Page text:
The gloom seems to be lifting. With a rising stock market helping the rich and falling gas prices benefiting the middle class, Americans’ sentiment has reached the highest point since July 2007. That’s according to the preliminary May reading of the Thomson Reuters/University of Michigan index of consumer sentiment released today.
The Michigan number was even higher than the top end of analysts’ expectations.
There’s a lot for consumers to fret about, from elevated long-term unemployment to the January payroll tax hike and the automatic, across-the-board federal spending cuts that began in March. But those factors seem to be trumped, for now, anyway, by a buoyant Wall Street, cheaper pump prices, and a revival of the housing market.
“It’s not an optimistic consumer, but it’s a resilient one,” Michael Englund, chief economist of Action Economics in Boulder, Colo., told Bloomberg News before the Michigan data release.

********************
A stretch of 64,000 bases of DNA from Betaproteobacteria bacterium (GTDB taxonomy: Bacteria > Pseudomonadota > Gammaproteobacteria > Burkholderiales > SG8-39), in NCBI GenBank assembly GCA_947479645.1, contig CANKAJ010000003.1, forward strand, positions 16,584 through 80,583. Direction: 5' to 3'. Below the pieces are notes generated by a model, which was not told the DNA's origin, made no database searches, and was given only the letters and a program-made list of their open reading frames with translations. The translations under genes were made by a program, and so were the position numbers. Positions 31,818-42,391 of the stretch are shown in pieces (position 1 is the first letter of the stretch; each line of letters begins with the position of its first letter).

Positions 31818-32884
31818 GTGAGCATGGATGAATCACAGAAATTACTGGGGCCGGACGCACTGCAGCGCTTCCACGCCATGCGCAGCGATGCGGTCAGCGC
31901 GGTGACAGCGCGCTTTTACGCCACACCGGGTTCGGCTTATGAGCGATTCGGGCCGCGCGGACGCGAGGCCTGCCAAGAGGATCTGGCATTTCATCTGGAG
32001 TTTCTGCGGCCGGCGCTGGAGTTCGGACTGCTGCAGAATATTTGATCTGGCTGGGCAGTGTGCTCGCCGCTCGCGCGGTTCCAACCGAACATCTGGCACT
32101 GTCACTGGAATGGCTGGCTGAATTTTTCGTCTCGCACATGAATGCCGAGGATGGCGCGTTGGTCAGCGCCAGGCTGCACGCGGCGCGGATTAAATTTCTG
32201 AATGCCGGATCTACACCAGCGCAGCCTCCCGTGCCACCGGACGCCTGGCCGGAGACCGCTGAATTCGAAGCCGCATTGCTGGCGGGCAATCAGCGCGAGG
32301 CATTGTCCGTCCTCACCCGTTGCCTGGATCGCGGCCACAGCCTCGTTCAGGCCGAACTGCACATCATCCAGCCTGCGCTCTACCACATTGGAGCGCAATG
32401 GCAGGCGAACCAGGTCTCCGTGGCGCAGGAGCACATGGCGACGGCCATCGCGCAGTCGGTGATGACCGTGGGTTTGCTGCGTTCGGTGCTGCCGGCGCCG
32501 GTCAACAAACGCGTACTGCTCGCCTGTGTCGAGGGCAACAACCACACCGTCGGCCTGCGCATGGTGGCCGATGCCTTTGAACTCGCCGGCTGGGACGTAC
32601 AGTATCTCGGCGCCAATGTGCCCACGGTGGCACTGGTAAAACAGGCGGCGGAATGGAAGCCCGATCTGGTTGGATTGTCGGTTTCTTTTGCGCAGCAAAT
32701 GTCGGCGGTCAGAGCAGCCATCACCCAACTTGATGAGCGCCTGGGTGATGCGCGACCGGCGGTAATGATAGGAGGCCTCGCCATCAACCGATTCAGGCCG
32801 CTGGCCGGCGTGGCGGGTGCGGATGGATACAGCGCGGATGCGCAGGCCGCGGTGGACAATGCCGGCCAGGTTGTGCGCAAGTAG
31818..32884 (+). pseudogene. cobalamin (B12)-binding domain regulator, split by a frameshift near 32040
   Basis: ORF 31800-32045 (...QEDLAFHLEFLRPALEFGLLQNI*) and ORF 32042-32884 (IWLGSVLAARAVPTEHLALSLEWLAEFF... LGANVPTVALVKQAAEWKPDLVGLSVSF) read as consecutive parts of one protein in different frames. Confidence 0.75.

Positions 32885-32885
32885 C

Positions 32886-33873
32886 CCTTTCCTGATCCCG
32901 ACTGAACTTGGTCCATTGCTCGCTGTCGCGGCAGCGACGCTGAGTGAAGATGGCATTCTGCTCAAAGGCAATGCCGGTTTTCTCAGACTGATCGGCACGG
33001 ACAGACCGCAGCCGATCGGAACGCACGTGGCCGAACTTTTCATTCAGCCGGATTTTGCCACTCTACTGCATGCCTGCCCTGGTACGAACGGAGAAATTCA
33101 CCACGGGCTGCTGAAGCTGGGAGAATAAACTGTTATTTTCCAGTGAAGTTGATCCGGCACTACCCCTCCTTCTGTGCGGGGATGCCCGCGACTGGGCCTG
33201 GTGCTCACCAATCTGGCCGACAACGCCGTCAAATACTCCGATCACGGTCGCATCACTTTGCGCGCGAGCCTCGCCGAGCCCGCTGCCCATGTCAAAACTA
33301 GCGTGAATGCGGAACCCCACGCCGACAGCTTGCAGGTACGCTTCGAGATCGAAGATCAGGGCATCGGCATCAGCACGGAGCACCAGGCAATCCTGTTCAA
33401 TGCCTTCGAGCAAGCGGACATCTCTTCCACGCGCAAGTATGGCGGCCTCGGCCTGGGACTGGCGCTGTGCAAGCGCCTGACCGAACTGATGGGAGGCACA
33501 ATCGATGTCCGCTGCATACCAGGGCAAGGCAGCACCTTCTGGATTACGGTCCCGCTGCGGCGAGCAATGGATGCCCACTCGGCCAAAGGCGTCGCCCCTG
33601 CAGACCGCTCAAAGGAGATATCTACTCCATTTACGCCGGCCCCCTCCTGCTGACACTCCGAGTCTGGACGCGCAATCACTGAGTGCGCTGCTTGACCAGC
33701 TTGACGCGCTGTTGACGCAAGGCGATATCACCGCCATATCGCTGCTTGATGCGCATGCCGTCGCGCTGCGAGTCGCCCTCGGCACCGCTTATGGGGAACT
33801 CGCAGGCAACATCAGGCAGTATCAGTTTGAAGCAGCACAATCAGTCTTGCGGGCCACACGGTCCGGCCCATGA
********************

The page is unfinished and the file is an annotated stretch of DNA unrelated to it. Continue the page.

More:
In his analysis of the report, JPMorgan economist Daniel Silver noted that sentiment for families with annual incomes of more than $75,000—who are more likely to be benefiting from rising stock prices—rose 17.2 points in May, while sentiment for lower-income families rose 2.6 points.
“Looking ahead, we expect consumer mood to gradually gain some more ground,” IHS Global Insight wrote.
Wrote Capital Economics economist Amna Asaf: “Changes in confidence don’t always filter through to changes in spending, but the omens are good.”